Singletary: “When I say philosophy, this is what I mean. If I’m looking at a coordinator and that coordinator likes to do more of a…basically a four wideout, five wideout, throw a little bit here. Dunk and dink here. That’s different than what I’m looking for. If there’s an offensive coordinator that likes to have a traditional I-back, split the tight end out, move people around a little bit more and really just kind of wing it here, throw it there. That’s not what I’m looking for. That’s a different branch of the West Coast Offense, they are different branches of the West Coast Offense. Then there’s the stretch offense where you are going down the field, which is more of Coach Martz’s offense, I’m going to throw it down field, but it’s throw it downfield often rather than running the football and there are different branches of that. I am in the mode of more of a traditional style of offense, very much like the style that used to be here when Coach Bill Walsh was here, but in a different mindset. I want to know I have the ability to know that I can run the ball. I want to have the ability to know that I can impose my will on the defense. I want to know that in the fourth quarter, I can run the football. I want to know that when they put eight people in the box, I can still run the football, if I want to. I don’t want to make it seem like I am a three yards and a cloud of dust kind of guy because I’m not. I am very much into innovation. I am very much into motion, moving people around, I am very much into that, but when everything settles and we need to control the football, I need to know that I can run the football and I’m not trying to do anything fancy at that time. I want to run the football.”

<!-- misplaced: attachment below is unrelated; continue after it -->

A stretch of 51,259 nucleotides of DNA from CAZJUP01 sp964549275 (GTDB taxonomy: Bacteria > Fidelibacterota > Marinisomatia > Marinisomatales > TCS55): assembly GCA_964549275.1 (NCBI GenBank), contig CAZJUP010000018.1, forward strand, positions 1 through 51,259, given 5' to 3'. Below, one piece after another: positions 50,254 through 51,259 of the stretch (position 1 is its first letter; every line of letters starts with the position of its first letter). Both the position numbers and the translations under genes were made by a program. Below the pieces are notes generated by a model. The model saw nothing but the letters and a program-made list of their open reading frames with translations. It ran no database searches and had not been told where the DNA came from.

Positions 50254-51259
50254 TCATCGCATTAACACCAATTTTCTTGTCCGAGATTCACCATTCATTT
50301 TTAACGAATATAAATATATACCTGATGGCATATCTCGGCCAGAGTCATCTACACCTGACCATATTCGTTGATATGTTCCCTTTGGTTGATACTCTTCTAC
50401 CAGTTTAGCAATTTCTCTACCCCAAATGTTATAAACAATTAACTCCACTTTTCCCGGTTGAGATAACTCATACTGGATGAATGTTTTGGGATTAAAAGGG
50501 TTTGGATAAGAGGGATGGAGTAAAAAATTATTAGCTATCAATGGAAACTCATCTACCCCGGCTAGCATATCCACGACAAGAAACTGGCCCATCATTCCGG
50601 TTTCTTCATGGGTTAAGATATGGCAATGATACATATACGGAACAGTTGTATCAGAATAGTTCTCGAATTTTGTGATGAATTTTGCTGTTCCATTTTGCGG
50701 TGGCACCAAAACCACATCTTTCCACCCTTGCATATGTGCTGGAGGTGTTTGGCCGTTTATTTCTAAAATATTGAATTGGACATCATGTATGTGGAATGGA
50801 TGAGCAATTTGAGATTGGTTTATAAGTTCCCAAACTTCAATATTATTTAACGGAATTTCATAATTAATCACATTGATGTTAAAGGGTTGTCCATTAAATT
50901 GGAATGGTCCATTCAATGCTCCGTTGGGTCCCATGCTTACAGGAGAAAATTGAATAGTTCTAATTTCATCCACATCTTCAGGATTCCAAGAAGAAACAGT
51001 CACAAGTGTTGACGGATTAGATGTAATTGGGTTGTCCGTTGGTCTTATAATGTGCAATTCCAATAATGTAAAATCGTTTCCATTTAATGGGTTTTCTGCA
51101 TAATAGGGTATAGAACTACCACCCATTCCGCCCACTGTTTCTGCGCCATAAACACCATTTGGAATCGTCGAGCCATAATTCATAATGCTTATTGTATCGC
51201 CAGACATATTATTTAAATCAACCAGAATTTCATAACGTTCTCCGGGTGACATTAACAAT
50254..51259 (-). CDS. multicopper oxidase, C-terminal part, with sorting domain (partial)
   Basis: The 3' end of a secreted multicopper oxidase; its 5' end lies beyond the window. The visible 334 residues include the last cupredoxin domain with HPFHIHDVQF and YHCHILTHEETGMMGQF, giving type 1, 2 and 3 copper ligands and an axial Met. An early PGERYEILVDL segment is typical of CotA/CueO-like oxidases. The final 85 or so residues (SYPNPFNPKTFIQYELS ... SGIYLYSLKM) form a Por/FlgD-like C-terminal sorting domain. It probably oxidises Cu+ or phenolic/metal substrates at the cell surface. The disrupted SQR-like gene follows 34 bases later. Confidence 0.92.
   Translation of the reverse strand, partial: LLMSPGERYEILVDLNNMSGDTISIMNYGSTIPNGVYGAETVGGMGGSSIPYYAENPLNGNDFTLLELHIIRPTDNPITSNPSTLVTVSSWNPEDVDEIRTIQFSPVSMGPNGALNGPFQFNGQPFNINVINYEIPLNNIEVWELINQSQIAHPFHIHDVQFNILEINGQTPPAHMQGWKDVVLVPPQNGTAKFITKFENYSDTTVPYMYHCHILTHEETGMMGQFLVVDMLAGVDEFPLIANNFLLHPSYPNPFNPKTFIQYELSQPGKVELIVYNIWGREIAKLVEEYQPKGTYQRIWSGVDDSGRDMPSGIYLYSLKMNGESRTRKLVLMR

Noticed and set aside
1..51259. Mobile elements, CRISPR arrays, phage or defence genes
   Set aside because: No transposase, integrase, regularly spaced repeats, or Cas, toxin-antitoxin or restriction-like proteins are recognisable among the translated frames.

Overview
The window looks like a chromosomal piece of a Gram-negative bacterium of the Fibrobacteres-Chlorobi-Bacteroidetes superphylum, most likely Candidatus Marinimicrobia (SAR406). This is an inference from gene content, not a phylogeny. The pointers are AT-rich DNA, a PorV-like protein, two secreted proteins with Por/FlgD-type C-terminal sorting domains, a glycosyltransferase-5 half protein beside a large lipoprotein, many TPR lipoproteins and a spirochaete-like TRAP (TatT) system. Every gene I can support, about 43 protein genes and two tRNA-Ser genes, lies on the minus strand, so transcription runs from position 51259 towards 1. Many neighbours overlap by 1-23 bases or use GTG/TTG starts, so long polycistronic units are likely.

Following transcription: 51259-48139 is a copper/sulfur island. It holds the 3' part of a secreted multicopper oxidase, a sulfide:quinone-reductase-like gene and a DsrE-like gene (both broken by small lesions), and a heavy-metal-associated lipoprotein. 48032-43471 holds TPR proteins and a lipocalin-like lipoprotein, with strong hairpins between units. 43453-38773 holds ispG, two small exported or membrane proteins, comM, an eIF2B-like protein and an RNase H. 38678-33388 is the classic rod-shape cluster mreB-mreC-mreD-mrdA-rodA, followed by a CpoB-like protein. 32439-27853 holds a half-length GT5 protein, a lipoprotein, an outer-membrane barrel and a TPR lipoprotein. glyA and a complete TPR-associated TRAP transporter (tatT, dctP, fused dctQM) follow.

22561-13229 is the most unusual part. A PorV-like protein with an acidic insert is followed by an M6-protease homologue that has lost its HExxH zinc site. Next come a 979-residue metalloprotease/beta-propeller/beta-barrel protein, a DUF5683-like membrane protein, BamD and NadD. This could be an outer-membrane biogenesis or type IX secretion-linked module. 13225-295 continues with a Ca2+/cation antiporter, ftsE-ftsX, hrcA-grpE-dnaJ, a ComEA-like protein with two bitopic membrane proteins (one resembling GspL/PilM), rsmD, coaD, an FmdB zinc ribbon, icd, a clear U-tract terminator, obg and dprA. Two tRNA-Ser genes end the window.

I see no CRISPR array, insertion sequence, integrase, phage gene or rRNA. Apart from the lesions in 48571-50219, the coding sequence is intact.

Is that philosophy born in your playing days, that is when you were a linebacker, was that the type of offenses you found were most difficult to stop?
Singletary: “I find that today. You look around the league today, I think those teams that are successful year in and year out, when it really gets down to it, they are saying, ‘You know what, it’s been nice playing you, it’s been nice to do this, but right now we are going to take the game over and we are going to run the football. To me those are the teams that are going to be successful year in and year out and not going to go out of style. You have to be able to do that. It’s as simple to me as blocking and tackling. Some teams do it different, they have different philosophies, that just happens to my philosophy or our philosophy.”
Do you have the offensive line to play this kind of football that you speak of?
Singletary: “Yes sir.”